“Poker is like Marriage; Never put yourself in a Tempting Position.”

Lawrence Rabie has been playing poker for 25 years, which is longer than Pius Heinz (pictured), Jonathan Duhamel and Joe Cada, the most recent winners of the World Series of Poker Main Event have been on this planet. Also known as the Prez, he’s seen the game go from highly inaccessible underground clubs to a ‘can’t escape’ online community, where having your hands in multiple pots leads the way. Regardless of the cultural change, Lawrence believes the next hand waits for nobody, so always mitigate your losses.

J:    What are your thoughts on online tournaments versus in-person tourneys?
Prez: Playing online is the worst. Here’s the problem with it and why it’s changed: You sign in and there’s 100 tourneys starting in an hour. There are 1000 people in each tourney and some enter six at a time, so they’ll play an extremely aggressive style. Patience is long gone. If they got knocked out they just move on, leaving them in one tourney, probably with a lot of chips. In the Bahamas you fly out there, get your chips and play patiently. If you don’t play patiently you’re out on the beach. Kids do well nowadays because there aren’t 100 people in the event, there’s thousands.

J:    What do you have to do get better? Practice right?
Prez: The only reason the pros are better than myself and say, guy A, is that they play way more tournaments. As a result poker becomes a game of math. If you have a pair and you need another card to complete the set, there’s a math equation right there. If you play ten tourneys in a year the math doesn’t help you. If you play 1000, you’ll win enough to cover the losses. Volume allows math to take over, so it’s less to do with practice, and more to do with volume. That and a big bankroll.
J:    So what’s your personal strategy?
Prez: One of the most important things to remember when you’re playing poker is the betting patterns of your opponents.  I don’t buy into the whole concept of reading a person. Maybe 1 out of 1000 people can do it, but even then the great poker players will set you up and trick you.  If you work out the betting pattern, ultimately you end up playing hands in a particular manner. What separates the greats from the others? The ability to mitigate your losses. Lose as little as you can before you win. Never focus on winning, only focus on losing as little as you can. When I win a big pot I’m ecstatic, but I almost immediately figure out what I’m going to do with my new chips. I work out the strategy on how I’m going to play with the small stack.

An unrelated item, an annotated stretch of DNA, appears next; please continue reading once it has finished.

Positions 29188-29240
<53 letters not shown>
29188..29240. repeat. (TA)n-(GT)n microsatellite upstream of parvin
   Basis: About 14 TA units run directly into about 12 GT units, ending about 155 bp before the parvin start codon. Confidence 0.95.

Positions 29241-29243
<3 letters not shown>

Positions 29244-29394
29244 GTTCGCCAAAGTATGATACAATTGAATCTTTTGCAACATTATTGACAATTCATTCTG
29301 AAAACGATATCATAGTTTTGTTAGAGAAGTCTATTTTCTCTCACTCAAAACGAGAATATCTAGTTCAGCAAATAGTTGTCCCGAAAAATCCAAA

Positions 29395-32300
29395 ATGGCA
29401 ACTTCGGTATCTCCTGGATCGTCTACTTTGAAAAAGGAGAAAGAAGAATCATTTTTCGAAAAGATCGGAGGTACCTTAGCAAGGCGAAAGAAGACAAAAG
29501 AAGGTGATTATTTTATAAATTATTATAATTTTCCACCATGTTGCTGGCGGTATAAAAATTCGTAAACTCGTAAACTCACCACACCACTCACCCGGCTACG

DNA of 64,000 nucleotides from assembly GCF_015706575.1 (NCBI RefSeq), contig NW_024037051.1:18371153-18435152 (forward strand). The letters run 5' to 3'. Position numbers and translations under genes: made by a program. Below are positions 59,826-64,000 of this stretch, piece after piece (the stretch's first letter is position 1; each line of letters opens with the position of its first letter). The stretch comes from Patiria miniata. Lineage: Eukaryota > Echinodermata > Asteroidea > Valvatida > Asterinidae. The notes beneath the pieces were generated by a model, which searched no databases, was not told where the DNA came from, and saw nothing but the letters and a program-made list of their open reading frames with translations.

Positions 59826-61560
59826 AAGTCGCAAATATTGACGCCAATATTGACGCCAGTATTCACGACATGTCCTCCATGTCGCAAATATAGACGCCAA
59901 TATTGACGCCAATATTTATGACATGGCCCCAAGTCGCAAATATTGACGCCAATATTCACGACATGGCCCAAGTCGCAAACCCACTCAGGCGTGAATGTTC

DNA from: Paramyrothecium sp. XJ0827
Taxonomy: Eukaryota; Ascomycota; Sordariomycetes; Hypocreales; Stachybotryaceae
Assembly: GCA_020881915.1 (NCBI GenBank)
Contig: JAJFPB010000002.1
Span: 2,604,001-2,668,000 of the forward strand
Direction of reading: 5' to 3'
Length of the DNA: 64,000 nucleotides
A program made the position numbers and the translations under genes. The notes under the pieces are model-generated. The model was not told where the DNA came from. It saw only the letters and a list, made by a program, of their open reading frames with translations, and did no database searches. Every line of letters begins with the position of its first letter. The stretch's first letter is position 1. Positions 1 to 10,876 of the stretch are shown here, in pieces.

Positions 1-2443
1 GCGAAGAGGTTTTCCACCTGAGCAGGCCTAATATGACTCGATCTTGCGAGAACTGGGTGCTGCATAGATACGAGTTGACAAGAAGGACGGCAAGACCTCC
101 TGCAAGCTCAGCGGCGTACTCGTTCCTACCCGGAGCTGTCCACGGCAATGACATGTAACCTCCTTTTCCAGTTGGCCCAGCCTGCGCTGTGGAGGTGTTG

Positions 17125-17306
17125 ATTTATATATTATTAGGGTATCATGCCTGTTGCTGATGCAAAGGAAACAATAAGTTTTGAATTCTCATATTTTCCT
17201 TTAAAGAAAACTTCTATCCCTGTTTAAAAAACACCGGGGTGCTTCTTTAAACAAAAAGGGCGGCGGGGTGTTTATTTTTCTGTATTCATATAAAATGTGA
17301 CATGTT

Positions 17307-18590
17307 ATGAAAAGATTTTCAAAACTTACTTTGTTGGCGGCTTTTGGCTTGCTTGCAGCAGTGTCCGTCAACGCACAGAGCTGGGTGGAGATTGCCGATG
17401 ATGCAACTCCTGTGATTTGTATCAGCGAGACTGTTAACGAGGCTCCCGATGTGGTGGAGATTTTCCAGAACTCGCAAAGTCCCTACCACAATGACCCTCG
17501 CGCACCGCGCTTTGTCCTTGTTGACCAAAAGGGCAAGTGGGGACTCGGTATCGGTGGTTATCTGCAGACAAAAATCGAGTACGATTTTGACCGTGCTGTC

J:    Great advice. What about position betting or tilting (letting your emotions take over)?
Prez: Position is one of the most important parts of poker, play every group of cards from every position and use the size of your bet to find out information. Ultimately the kids have changed it to some degree, they’re so aggressive they’ll likely play out of position more often than the pros. Either way, never tilt. Tilting is overrated and I think so few people tilt nowadays. Play middle of the pack cards so it’s easier to fold, I play 9/10 all the time. It’s a game, so the more you play the more you can laugh off the cliché of ‘That’s Poker’ .  

J:    How do you handle Heads Up poker?
Prez: You got to remember that Q7 beats any random hand in heads up. For me I try to use it as a guide but it’s just a rule of thumb. You need to put total aggression on your opponent; go all in more, raise more and keep your foot on the pedal. There’s probably less bluffing in heads up and more likely your opponent will call you, since they only need better than Q7. For me you need to set your pattern and then try to beat your opponent by raising, folding, re-raising and going all in.

J:    Which poker pros do you look up to?
Prez: Daniel Negreanu, Antonio Esfandiari (he gives great commentary) and Benny Spindler, probably the most aggressive player on the planet.
J:    Worst hand to play?
Prez: A10. Nothing good comes from A10.
J:    Trickiest hand to play?
Prez: Jacks. You just never know but usually they screw you.
J:    Who do you admire the least?
Prez: Phil Helmuth; he plays such an old school style of cards but he still does well though.
J:    What’s Helmuth like?
Prez: I played with him for six hours, he’s a normal guy. I think a lot of it is for television.
J:    Donkey spotting?
Prez: Try not to spot them. It’s an arrogant way to play. If you’re out spotting them, you’re the donkey.
J:    More tips?
Prez: Never over bet, and over confidence is the most dangerous thing. Always make sure you bet the least amount to find out the most. Every chip counts.


Lawrence Rabie is a professional sports bettor living in Toronto, Canada.


  1. Great interview, Jen. Rabie's responses were Very on-point and insightful. Couldn't help notice the first name he mentioned with admiration was 'Kid Poker'. :)

    1. Thanks deng! Kid Poker is a favourite of many and he's quite the talker! Rabie's advice helped me finish if 4th place!


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